Sen. Dan Coats, R-Ind., was among six Republicans who voted with the Democratic majority in the Senate on Tuesday to advance legislation for extending long-term unemployment benefits.
The Senate voted 60-37 to limit debate on the bill. At least 60 votes were required for the measure to proceed to a final vote, likely this week. Coats said he will vote against the legislation if Senate Majority Leader Harry Reid, D-Nev., prevents senators from offering amendments.
“I can’t support the proposal that was brought before us,” Coats said in a floor speech broadcast by C-SPAN. “But I can support going forward to discuss that proposal, to look at the alternatives, to offer up my own amendments and to see if our thoughts, our ideas, prevail. And I’m hoping that’s what will happen.”
The bill would restore between 14 weeks and 47 weeks of unemployment compensation for 1.3 million Americans who lost them when long-term jobless insurance expired Dec. 28. Benefits average $256 a week for recipients, according to the Associated Press.
The legislation would spend $6.4 billion through March. Coats and other Republicans argued that the cost should be offset by spending cuts elsewhere.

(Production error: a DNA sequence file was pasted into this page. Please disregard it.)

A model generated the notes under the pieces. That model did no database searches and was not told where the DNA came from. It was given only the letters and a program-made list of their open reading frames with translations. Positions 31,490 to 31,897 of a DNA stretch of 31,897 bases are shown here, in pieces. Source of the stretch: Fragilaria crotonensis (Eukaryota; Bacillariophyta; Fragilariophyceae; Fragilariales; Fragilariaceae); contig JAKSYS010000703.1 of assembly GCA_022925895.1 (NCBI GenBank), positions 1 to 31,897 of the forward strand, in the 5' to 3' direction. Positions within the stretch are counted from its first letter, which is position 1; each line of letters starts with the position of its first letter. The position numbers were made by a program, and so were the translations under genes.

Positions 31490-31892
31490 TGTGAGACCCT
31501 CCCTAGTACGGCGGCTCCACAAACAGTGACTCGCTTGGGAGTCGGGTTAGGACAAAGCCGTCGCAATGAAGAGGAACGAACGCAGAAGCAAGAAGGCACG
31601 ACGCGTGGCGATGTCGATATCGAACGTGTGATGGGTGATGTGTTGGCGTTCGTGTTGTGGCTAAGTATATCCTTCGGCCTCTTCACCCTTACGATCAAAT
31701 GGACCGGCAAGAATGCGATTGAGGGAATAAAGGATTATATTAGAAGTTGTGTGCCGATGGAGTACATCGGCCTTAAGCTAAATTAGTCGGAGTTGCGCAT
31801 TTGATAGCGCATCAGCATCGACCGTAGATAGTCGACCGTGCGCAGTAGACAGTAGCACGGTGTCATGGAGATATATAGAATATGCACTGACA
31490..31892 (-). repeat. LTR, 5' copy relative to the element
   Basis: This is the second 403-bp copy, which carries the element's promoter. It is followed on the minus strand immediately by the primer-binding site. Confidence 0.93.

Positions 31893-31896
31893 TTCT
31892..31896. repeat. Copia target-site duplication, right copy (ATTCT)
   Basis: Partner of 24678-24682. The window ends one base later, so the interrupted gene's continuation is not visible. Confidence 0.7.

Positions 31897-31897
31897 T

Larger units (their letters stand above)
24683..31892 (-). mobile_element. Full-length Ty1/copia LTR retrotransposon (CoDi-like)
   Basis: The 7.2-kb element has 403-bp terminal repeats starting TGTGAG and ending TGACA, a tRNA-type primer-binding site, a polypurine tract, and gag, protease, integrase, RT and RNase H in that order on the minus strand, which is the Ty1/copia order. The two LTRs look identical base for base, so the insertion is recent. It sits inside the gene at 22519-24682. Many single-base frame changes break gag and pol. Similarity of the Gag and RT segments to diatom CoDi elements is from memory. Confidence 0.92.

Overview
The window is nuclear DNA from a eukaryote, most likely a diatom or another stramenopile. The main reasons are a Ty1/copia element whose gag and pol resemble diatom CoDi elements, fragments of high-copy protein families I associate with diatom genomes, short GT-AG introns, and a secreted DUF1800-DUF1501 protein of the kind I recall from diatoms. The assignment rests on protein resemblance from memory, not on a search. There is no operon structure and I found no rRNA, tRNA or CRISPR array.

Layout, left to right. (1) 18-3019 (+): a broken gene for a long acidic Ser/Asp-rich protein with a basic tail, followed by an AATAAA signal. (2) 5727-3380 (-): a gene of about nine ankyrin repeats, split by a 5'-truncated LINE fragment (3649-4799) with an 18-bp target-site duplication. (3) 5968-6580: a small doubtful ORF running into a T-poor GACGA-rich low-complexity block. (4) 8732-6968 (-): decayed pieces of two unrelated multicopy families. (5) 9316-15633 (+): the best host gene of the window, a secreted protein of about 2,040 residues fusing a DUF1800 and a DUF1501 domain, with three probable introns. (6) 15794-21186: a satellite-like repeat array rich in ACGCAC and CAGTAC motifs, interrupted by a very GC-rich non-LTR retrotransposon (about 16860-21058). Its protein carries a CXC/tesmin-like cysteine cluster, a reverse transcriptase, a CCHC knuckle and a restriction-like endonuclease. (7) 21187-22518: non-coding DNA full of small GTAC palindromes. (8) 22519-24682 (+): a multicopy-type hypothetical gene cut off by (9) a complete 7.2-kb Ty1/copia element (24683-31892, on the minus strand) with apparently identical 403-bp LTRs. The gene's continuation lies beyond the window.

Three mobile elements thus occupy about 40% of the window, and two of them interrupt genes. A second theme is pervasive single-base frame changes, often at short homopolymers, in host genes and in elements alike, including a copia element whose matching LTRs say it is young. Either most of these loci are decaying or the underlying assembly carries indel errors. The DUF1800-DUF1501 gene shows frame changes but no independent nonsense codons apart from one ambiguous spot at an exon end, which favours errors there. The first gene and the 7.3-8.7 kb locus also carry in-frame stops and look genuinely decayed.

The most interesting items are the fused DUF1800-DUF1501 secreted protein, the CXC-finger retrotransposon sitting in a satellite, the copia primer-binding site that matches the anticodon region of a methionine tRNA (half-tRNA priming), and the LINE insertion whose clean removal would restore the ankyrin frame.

Coats said he favors any of three options: delaying the individual mandate in the Affordable Care Act, which requires people to obtain medical insurance this year; preventing people who receive Social Security disability benefits from also collecting unemployment insurance; and curbing fraudulent claims for child tax credits through better methods of verifying applicants’ identities. Other Republicans who favored advancing the legislation to a final vote were Sens. Rob Portman of Ohio, Kelly Ayotte of New Hampshire, Susan Collins of Maine, Dean Heller of Nevada and Lisa Murkowski of Alaska.
President Barack Obama urged the Senate to approve the jobless benefits extension during a White House speech Tuesday. He said jobless Americans need aid as they hunt for work. In a statement issued shortly after the Senate vote, House Speaker John Boehner, R-Ohio, said he has previously informed the White House that any measure to renew unemployment benefits “should not only be paid for but include something to help put people back to work. To date, the president has offered no such plan. If he does, I’ll be happy to discuss it.”
The Associated Press contributed to this story.